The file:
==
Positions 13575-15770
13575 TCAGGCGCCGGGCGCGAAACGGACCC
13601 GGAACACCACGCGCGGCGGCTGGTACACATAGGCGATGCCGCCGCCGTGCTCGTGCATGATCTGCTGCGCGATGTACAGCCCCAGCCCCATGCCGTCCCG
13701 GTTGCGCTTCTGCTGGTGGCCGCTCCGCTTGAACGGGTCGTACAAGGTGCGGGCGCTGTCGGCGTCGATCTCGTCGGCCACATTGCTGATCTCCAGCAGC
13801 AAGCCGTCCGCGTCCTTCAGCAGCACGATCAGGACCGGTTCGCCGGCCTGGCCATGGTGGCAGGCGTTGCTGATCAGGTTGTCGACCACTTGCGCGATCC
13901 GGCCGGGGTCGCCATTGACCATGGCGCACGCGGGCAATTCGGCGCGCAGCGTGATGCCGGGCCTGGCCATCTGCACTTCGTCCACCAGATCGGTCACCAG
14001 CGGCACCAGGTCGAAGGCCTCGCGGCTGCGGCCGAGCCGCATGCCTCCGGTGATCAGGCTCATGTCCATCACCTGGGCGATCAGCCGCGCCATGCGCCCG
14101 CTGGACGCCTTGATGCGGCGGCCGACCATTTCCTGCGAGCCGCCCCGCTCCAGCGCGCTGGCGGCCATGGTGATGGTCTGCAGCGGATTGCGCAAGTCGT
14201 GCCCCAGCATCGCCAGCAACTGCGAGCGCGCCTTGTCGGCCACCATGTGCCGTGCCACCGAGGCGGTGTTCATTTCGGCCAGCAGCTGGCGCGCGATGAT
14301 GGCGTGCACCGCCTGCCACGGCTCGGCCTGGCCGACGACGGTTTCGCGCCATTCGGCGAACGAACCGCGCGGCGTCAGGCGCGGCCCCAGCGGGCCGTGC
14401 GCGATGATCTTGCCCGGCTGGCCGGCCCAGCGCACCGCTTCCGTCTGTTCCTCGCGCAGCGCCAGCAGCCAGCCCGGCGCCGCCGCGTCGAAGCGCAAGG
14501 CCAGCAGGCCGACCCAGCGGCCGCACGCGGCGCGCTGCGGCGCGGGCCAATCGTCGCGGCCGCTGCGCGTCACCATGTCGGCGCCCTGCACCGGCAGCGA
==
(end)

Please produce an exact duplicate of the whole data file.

Positions 13575-15770
13575 TCAGGCGCCGGGCGCGAAACGGACCC
13601 GGAACACCACGCGCGGCGGCTGGTACACATAGGCGATGCCGCCGCCGTGCTCGTGCATGATCTGCTGCGCGATGTACAGCCCCAGCCCCATGCCGTCCCG
13701 GTTGCGCTTCTGCTGGTGGCCGCTCCGCTTGAACGGGTCGTACAAGGTGCGGGCGCTGTCGGCGTCGATCTCGTCGGCCACATTGCTGATCTCCAGCAGC
13801 AAGCCGTCCGCGTCCTTCAGCAGCACGATCAGGACCGGTTCGCCGGCCTGGCCATGGTGGCAGGCGTTGCTGATCAGGTTGTCGACCACTTGCGCGATCC
13901 GGCCGGGGTCGCCATTGACCATGGCGCACGCGGGCAATTCGGCGCGCAGCGTGATGCCGGGCCTGGCCATCTGCACTTCGTCCACCAGATCGGTCACCAG
14001 CGGCACCAGGTCGAAGGCCTCGCGGCTGCGGCCGAGCCGCATGCCTCCGGTGATCAGGCTCATGTCCATCACCTGGGCGATCAGCCGCGCCATGCGCCCG
14101 CTGGACGCCTTGATGCGGCGGCCGACCATTTCCTGCGAGCCGCCCCGCTCCAGCGCGCTGGCGGCCATGGTGATGGTCTGCAGCGGATTGCGCAAGTCGT
14201 GCCCCAGCATCGCCAGCAACTGCGAGCGCGCCTTGTCGGCCACCATGTGCCGTGCCACCGAGGCGGTGTTCATTTCGGCCAGCAGCTGGCGCGCGATGAT
14301 GGCGTGCACCGCCTGCCACGGCTCGGCCTGGCCGACGACGGTTTCGCGCCATTCGGCGAACGAACCGCGCGGCGTCAGGCGCGGCCCCAGCGGGCCGTGC
14401 GCGATGATCTTGCCCGGCTGGCCGGCCCAGCGCACCGCTTCCGTCTGTTCCTCGCGCAGCGCCAGCAGCCAGCCCGGCGCCGCCGCGTCGAAGCGCAAGG
14501 CCAGCAGGCCGACCCAGCGGCCGCACGCGGCGCGCTGCGGCGCGGGCCAATCGTCGCGGCCGCTGCGCGTCACCATGTCGGCGCCCTGCACCGGCAGCGA